Learn How to Make Royal Icing & Get It The Right Consistency

How to Make Royal Icing

Have you ever bought icing/frosting in a store and it just doesn’t do the cookies that you make so diligently justice? Well, this recipe will fix that for you. It’s simple to make and it will make your cookies the icing that it deserves. This recipe will yield about 4 1/2 cups, enough to topcoat 4 to 5 dozen (3-inch) cookies. 

 

I remember buying these gorgeous looking cookies in my local bakery. I was excited because they looked amazing. Short story, when I ate them, the cookie was delicious but the icing that they put on it was disappointing, it does not complement each other and it was thin.

 

On this recipe, I also write on how to make the icing for specific purposes, such as outlining, top coating, marbling, etc. You’ll have a professional-looking and the right kind of icing for every cookie that you make. 

 

Ingredients for Royal Icing

 

2 pounds powdered sugar 

1/2 teaspoon cream of tartar

5 large egg whites / about 11 tablespoons / 5 1/2 ounces pasteurized whites) 

flavoring (to taste)

liquid-gel food coloring of your choice (to desired shade)

 

How to Make Royal Icing

 

In the bowl of an electric mixer, mix the sugar and cream of tartar. To moisten the sugar, stir in the egg whites by hand. Fit a whip attachment on the electric mixer and to evenly distribute the egg whites, beat on low speed. Next, turn to medium-high speed and continue to beat just until the icing is silky and very white, about 1 – 2 minutes(as you beat it, the icing will lighten and thicken).

 

Be careful not to beat the icing any longer than is needed and to only beat at high speed only at very thick consistency. Extended beating can pump a lot of air into it, especially of looser icing, creating bubbles that can difficult to remove once incorporated. A dd in coloring and/or flavoring, as desired.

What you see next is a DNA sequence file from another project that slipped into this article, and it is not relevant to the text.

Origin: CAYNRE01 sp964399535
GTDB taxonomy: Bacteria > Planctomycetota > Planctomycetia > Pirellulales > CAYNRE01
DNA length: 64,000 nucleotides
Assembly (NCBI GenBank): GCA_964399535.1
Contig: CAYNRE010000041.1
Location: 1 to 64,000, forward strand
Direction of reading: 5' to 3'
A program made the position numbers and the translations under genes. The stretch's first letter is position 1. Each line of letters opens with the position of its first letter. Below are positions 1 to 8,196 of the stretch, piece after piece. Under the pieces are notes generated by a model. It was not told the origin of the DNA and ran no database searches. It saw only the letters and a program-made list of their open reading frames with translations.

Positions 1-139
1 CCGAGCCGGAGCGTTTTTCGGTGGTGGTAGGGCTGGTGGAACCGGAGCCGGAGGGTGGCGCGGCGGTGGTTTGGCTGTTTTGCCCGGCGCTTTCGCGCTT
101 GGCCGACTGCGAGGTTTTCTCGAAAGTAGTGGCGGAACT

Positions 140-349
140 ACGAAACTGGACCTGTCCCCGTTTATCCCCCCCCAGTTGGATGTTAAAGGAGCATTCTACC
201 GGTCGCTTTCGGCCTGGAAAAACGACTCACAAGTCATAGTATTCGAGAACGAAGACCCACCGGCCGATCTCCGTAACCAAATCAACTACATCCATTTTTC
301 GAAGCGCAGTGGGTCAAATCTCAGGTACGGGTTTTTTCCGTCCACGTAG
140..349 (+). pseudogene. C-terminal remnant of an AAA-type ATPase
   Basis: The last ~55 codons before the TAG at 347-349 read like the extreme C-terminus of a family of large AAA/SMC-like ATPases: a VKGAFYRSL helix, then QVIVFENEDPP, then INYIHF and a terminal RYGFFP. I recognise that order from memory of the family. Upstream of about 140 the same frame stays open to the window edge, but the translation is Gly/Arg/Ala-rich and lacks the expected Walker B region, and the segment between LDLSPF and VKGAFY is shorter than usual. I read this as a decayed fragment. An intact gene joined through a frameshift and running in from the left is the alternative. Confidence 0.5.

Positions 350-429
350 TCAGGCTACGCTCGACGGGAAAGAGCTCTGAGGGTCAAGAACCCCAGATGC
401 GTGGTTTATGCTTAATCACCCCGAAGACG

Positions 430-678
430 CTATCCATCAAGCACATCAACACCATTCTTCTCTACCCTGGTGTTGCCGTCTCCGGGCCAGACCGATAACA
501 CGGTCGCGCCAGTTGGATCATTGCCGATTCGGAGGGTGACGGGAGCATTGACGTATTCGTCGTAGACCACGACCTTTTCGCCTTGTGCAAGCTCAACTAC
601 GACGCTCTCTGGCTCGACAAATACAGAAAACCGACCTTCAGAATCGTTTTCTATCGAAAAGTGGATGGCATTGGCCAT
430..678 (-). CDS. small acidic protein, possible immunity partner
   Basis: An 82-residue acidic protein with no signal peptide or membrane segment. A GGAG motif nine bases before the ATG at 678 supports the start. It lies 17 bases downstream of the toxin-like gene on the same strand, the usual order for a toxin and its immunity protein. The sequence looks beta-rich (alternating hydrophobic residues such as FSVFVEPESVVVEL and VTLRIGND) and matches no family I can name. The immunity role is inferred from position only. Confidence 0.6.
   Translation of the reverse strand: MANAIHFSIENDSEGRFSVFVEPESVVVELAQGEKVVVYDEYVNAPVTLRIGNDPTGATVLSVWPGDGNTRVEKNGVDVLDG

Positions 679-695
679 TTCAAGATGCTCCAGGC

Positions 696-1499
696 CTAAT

Consistency Adjustments: These consistency adjustments are guidelines for 1 cup of thick, un-tinted Royal Icing. The addition of any variation such as food coloring, flavoring, beating time, and egg size can all affect the end-consistency of your icing.

 

For outlining: Put 1/2 to 3/4 teaspoon of water. Start with 1/2 teaspoon water for crisp, well-defined outlines. Gradually add more water if the icing is too thick to pipe through a small (1/8-inch) hole in a parchment pastry cone. When you draw thin lines, there should be no to minimal spreading when piped.

 

For top coating: Start by adding 1 1/2 teaspoons water to avoid icing run-off on cookies under 2 inches. To improve spread-ability on larger cookies, gradually increase to 2 to 2 1/2 teaspoons, as needed.

 

For marbling: A consistency thicker than top coating. Example put 3/4 to 1 1/2 teaspoons water per cup of thick icing, but make sure that icing can be swirl. Add more colors to the icing for that beautiful marble effect.

 

For stenciling: 1/2 to 1 teaspoon water generally works best. When the spatula is lifted, the icing must be thin enough to easily spread into the stencil openings without leaving peaks or tracks. 

 

For beadwork: Put 2 to 3 teaspoons water. Cut the parchment paper cone opening with 1/8 inch or less. You should form a rounded dot when piped.

 

To see the original recipe that inspired this one, check out the recipe for Royal Icing found at Julia M Usher.